New ice core research from the Antarctic Peninsula shows that the rapid warming of this region over the last 100 years has been unusual.
The research team, lead by Dr Robert Mulvaney OBE, from British Antarctic Survey (BAS) showed that a slower, natural warming event began in this region about 600 years ago followed by an accelerated warming over the last 100 years.
This is the first comprehensive reconstruction of a 15,000 year climate history from an ice core retrieved from James Ross Island in the Antarctic Peninsula region, according to the Eurekalert story.
This particular region on Earth has warmed nearly 2 degrees C. in the past 50 years, making the Antarctic Peninsula one of the fastest warming places on the planet.
The rapid warming in this region over the past 50-100 years coincides with present-day disintegration of ice shelves and glacier retreat, according to Dr. Mulvaney.
Dr. Mulvaney also stated.......
"This is a really interesting result. One of the key questions that scientists are attempting to answer is how much of the Earth's recently observed warming is due to natural climate variation and how much can be attributed to human activity since the industrial revolution."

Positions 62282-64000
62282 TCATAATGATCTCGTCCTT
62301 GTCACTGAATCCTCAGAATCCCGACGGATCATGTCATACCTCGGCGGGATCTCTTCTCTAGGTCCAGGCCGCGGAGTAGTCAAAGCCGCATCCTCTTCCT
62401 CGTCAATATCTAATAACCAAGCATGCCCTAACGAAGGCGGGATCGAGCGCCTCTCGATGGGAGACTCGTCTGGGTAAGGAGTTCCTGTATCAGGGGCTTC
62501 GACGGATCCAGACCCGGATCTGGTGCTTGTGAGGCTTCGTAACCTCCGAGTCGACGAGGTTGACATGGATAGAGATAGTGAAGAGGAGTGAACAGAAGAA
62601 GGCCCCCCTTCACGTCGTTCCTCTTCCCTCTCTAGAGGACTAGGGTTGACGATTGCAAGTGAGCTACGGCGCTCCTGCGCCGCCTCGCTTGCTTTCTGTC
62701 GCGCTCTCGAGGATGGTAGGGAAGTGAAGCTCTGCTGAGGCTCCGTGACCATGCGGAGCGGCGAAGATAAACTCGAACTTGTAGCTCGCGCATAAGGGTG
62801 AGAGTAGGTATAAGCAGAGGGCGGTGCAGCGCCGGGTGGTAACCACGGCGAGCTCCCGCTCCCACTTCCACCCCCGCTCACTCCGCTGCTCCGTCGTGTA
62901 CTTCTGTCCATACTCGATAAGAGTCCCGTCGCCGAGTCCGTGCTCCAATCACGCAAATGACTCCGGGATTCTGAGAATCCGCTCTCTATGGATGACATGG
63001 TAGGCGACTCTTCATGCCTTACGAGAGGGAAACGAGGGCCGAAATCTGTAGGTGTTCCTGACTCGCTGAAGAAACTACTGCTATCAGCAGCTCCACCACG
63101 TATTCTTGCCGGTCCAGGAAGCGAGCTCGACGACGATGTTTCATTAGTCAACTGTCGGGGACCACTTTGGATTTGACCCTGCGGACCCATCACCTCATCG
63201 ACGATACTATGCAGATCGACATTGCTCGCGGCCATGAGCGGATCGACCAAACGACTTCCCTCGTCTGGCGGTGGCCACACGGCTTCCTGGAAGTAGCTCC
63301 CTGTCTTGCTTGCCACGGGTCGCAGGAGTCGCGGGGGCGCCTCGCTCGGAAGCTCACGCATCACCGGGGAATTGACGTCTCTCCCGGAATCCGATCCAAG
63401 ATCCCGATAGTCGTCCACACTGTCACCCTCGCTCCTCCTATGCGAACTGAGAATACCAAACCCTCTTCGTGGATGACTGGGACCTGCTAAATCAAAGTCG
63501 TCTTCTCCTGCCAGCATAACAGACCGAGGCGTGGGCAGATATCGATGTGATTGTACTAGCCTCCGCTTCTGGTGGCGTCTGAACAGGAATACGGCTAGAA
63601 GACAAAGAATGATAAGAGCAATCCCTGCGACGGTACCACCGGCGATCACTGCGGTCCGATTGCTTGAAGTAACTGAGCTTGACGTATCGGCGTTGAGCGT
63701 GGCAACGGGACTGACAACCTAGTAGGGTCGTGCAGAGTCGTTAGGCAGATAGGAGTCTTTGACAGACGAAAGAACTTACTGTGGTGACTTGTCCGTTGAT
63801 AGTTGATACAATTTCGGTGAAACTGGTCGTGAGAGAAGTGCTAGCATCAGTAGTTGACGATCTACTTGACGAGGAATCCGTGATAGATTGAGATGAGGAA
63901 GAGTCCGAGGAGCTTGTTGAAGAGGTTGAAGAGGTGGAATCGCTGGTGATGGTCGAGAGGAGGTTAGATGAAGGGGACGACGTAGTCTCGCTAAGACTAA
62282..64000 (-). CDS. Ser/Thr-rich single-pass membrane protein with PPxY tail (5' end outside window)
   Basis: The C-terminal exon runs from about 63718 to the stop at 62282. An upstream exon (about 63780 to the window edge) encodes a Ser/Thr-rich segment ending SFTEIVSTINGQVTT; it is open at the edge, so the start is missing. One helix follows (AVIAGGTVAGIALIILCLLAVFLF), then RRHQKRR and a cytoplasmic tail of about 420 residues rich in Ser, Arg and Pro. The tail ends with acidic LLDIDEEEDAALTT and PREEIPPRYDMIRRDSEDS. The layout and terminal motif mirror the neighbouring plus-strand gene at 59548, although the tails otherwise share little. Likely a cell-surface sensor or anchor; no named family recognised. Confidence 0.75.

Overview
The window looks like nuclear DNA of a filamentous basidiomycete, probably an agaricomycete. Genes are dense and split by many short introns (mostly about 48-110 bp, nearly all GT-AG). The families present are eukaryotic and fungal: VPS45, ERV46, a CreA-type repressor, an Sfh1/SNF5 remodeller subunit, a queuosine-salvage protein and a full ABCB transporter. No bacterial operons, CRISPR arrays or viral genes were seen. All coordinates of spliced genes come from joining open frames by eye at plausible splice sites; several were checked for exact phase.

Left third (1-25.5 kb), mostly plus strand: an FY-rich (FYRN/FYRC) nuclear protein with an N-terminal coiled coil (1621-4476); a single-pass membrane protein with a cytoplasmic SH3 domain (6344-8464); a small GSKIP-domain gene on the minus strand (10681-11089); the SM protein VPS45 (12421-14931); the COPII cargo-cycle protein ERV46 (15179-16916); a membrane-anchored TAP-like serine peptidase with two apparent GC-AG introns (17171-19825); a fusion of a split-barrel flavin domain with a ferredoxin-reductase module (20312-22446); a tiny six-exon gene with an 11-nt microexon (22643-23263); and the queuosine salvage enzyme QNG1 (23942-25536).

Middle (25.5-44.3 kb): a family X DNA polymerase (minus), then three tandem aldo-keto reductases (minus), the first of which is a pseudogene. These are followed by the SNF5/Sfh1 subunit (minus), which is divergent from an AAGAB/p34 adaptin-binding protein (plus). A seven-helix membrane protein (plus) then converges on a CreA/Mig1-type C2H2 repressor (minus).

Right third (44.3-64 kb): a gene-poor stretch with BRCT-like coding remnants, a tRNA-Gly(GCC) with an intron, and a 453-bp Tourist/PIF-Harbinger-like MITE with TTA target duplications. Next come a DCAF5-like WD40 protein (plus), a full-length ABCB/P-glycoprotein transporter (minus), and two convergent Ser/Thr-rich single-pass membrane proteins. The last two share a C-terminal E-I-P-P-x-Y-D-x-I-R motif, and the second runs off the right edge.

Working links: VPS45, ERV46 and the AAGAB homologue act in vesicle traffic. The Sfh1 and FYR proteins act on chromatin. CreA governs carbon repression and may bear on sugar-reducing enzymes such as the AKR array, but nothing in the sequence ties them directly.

"......if this rapid warming that we are now seeing continues, we can expect that ice shelves further south along the Peninsula that have been stable for thousands of years will also become vulnerable," says Co-Author Dr Nerilie Abram formerly from British Antarctic Survey and now with the Research School of Earth Sciences, at The Australian National University.
This report was posted in this weeks issue of the journal Nature.
You can view video and photos of the team working on James Ross Island right here.
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